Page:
We’re having an interesting exchange over at The Healthcare Blog where Health Care Policy Lead at Aledade, Inc. Travis Broome posted a piece titled: ‘Why ACO Savings Aren’t About Location.’

I chimed in with some ‘contextually pro’ ACO thoughts with some significant push back by industry veteran, author, consultant, economist and President of HealthFutures, Jeff Goldsmith fka ‘tcoyote’.

Thanks Jeff… lovin’ the exchange! Just sayin’ metrics, metrics. depends on lens….
Bottom-line is we still live on a production driven healthcare ecosystem – ‘capitation’ (PMPM) still a fraction of total contract spend (even if you include ‘lite versions’ ie, bundled payment, DRGs, or ambulatory case rates, or OWA’s [other weird arrangements]).
Share of GDP has been and continues to disproportionately claim an obscene allocation of the U.S. (public, private) spend and growing; all while a grand COST SHIFTING CHARADE proceeds under the convenient ‘consumer directed/skin in the game’ brand play by payors/health plans/or more aptly put ‘benefits solutions providers’.
There are no more ‘health insurers’ per se. they’ve collectively failed to manage clinical risk. PERIOD. They are ‘transaction processors’ increasingly living off of ‘fees’ and investment returns as ‘banks’, with the great hope that ‘technology plays’ (mhealth, digital health, tech-enabled patient engagement), etc… can cure the beast.
So yes, today and in the near term, clever (and well paid) managers’ are subject to production incented growth or share objectives (even amidst declining units primarily due to the slowing (and cost shift) economy and reduced discretionary spending for elective services).
The handful of creative ‘comp plans’ that scaled the transformative shift from volume to value remain a fraction of total [see my piece 'Eating Glass' http://acowatch.me/2014/08/14/eating-glass-a-davita-healthcare-partners-hiccup-or-physician-integration-implosion/ about Craig Samitt's abrupt departure from DaVita/Healthcare Partners ] are at least on the table given the ACO triple aim sustainability mission. If units decline, skilled managers find ways to drive UP price. Consolidations are precisely that, no?
I remember when per diems and case rates were first introduced back in the 80s. The CFO calculus was pretty simple: budget revenue requirements divided by projected units of service and voila, you got your case-mix adjusted average basis for both service tiered or global per diem contracting. Pretty simpleton, but true!
When shift to ambulatory from inpatient began, Outpatient surgery/procedure case rates were benchmarked to historical inpatient revenue yield. Only growth of physician owned ASC’s forced some competitive restraint to price [ and that theme remains alive today via OIG report: http://www.beckershospitalreview.com/finance/oig-says-bring-down-hopd-rates-for-surgery-to-asc-rates-cms-disagrees-11-things-to-know.html ]. That the aggregate trend UP is rather obvious, no? It has not abated from a total cost of care perspective – the only measure that really matters.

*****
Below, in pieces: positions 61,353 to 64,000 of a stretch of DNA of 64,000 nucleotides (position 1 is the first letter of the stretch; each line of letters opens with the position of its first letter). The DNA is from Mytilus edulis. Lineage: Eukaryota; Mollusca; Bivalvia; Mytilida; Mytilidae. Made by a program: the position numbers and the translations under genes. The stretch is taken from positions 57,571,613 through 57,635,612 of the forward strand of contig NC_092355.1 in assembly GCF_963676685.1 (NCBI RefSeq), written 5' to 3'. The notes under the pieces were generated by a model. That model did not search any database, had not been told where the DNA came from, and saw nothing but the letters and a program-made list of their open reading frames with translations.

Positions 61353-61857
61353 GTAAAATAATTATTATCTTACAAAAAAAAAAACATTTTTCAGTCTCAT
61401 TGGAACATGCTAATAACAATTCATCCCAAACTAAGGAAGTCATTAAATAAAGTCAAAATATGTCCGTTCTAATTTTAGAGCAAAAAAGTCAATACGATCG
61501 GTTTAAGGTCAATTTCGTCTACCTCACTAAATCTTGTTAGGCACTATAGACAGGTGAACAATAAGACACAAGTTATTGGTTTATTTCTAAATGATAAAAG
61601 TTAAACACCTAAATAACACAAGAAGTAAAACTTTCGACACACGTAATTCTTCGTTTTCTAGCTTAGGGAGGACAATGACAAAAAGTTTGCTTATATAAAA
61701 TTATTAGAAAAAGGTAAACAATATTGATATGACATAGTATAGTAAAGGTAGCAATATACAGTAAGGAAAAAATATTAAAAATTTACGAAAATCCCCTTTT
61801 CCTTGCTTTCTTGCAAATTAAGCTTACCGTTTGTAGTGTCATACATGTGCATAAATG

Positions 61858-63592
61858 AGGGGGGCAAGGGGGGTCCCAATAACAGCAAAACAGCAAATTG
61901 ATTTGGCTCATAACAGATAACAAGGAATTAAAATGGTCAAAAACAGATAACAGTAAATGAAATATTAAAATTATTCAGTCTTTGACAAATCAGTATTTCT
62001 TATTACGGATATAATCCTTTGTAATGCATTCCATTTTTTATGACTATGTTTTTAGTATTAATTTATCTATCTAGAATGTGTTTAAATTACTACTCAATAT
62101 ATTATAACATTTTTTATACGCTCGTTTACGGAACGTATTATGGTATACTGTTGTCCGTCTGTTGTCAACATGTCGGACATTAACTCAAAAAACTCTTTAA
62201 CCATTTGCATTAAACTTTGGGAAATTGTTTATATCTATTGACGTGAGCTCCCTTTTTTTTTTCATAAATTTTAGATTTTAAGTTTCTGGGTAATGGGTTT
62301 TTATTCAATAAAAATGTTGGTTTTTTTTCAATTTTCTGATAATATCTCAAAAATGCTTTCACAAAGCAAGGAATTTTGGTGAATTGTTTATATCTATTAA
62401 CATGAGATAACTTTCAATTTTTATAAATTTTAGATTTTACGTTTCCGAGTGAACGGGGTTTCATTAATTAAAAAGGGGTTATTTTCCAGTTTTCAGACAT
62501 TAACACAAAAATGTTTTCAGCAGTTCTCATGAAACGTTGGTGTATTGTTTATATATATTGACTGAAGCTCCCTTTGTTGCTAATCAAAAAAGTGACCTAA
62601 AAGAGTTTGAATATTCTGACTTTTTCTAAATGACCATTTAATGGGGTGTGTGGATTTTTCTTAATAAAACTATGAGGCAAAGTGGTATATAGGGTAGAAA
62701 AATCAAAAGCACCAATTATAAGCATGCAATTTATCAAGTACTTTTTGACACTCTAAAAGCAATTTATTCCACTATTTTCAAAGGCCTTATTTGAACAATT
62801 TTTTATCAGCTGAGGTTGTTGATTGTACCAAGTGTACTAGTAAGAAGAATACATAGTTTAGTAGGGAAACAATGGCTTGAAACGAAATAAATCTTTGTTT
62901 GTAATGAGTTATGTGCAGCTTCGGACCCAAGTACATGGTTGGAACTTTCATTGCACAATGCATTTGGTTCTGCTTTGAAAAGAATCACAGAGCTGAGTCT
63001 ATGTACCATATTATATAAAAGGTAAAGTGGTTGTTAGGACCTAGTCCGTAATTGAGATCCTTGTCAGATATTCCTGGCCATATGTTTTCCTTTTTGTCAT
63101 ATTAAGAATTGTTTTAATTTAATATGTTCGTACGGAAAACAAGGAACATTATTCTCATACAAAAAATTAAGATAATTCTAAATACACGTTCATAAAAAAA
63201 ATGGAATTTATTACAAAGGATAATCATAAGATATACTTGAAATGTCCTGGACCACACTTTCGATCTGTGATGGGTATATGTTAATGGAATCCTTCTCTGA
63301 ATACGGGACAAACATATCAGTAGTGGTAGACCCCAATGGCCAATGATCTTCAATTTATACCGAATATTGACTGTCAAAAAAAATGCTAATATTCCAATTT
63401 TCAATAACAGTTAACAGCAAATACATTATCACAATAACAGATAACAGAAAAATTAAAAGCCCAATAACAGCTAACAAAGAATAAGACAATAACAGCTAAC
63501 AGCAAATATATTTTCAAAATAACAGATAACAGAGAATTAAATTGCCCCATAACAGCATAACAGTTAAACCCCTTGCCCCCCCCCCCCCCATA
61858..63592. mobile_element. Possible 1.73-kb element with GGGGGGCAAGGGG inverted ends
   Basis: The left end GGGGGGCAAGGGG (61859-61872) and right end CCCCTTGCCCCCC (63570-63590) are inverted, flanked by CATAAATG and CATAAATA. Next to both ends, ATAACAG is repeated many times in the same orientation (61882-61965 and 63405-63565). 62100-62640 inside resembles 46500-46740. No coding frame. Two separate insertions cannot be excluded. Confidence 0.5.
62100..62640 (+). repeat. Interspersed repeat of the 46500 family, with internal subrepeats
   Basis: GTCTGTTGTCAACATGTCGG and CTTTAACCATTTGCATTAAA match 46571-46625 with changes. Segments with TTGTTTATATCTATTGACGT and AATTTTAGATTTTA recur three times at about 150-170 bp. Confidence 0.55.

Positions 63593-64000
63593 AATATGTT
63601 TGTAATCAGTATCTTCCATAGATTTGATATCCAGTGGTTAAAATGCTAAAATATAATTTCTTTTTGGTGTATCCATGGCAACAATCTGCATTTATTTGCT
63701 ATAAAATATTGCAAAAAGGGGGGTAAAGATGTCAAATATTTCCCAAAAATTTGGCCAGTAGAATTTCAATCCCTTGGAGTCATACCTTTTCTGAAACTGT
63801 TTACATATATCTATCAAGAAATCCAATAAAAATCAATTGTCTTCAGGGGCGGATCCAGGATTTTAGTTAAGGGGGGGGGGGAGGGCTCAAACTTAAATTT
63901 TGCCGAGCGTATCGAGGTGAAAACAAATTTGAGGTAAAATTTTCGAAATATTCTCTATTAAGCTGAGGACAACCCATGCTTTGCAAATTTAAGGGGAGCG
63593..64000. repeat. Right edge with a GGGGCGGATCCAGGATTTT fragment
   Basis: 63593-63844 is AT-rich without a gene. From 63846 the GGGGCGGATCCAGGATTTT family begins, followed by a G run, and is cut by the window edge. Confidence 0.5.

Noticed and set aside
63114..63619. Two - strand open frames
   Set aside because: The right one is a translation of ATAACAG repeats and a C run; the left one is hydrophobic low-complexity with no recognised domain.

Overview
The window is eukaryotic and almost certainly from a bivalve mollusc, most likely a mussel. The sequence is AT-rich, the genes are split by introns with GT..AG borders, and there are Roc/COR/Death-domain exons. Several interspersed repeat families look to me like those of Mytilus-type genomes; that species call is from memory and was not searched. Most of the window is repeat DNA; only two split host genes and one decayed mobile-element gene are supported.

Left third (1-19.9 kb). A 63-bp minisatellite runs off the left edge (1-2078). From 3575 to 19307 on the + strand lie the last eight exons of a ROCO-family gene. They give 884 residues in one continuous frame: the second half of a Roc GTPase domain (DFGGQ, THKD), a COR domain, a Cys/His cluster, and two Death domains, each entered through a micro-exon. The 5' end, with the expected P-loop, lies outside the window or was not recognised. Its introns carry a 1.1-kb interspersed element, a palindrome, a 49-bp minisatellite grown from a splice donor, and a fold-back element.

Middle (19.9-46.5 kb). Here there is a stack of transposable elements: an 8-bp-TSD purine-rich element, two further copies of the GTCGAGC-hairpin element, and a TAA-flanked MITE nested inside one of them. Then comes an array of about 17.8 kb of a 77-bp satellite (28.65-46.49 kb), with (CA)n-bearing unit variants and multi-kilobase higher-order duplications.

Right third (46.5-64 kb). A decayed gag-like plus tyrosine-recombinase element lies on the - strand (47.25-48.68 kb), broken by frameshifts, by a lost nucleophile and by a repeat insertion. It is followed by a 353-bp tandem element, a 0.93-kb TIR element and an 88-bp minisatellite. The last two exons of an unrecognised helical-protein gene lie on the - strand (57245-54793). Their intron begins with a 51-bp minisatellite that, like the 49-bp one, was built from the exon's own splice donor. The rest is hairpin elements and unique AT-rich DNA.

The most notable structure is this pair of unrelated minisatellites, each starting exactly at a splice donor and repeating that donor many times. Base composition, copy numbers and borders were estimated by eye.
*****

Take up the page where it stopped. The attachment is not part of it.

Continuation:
Thanks for sharing Jeff. I am not an economist, just a grunt in the c-suite who negotiated a fair amount for global (hospital, physician, ancillary and pharma) full risk downloads (from licensed entity to risk bearing delivery system) via multiple health plans in different states.
Things don’t seem to change much in the ‘healthcare borg.’

Please consider offering your thoughts as well! The original blog post is here.


Farzad Mostashari MD Unbundles the ‘Healthcare Borg’ at Engage

By Gregg A. Masters, MPH

I have been following the career of Dr. Mostshari since his tenure at ONC as Director of the Office of the National Coordinator for Health Information Technology.

Upon learning of his launch of the startup ACO management company Aledade, we posted some thoughts here and here.

Yesterday at MedCity Media’s ‘ENGAGE’ conference in Bethesda, Maryland he literally tutored the in-person audience as well as many others following the feed via Google Hangouts, or the twitter stream tagged #mcENGAGE. Mostashari illuminated both the burning platform nature of the ‘business as usual’ through a prism of ‘good for doc’, ‘good for patient’, ‘good for society’, as well as probable indicia of the likely solutions. This is a masterful performance by a physician executive turned entrepreneur worthy of widespread distribution. Apparently there’s quite a bit more to Mostshari than EHR adoption and the national e-connectivity backbone.